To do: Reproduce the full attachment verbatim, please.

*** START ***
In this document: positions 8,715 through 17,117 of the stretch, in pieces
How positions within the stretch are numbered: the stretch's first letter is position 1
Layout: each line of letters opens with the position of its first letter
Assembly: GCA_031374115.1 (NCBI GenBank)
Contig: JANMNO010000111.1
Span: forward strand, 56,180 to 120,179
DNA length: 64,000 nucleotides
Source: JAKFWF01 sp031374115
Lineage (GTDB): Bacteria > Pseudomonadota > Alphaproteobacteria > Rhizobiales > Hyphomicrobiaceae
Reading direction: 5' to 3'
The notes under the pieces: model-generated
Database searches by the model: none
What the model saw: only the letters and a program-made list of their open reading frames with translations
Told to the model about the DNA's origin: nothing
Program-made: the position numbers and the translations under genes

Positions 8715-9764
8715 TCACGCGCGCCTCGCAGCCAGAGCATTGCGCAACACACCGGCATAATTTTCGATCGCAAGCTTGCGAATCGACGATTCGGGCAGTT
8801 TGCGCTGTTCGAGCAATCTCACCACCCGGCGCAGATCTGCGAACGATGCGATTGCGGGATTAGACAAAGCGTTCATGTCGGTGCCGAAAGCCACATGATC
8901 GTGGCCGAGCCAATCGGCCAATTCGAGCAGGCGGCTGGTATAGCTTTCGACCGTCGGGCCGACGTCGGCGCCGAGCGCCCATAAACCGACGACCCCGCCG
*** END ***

In this document: positions 8,715 through 17,117 of the stretch, in pieces
How positions within the stretch are numbered: the stretch's first letter is position 1
Layout: each line of letters opens with the position of its first letter
Assembly: GCA_031374115.1 (NCBI GenBank)
Contig: JANMNO010000111.1
Span: forward strand, 56,180 to 120,179
DNA length: 64,000 nucleotides
Source: JAKFWF01 sp031374115
Lineage (GTDB): Bacteria > Pseudomonadota > Alphaproteobacteria > Rhizobiales > Hyphomicrobiaceae
Reading direction: 5' to 3'
The notes under the pieces: model-generated
Database searches by the model: none
What the model saw: only the letters and a program-made list of their open reading frames with translations
Told to the model about the DNA's origin: nothing
Program-made: the position numbers and the translations under genes

Positions 8715-9764
8715 TCACGCGCGCCTCGCAGCCAGAGCATTGCGCAACACACCGGCATAATTTTCGATCGCAAGCTTGCGAATCGACGATTCGGGCAGTT
8801 TGCGCTGTTCGAGCAATCTCACCACCCGGCGCAGATCTGCGAACGATGCGATTGCGGGATTAGACAAAGCGTTCATGTCGGTGCCGAAAGCCACATGATC
8901 GTGGCCGAGCCAATCGGCCAATTCGAGCAGGCGGCTGGTATAGCTTTCGACCGTCGGGCCGACGTCGGCGCCGAGCGCCCATAAACCGACGACCCCGCCG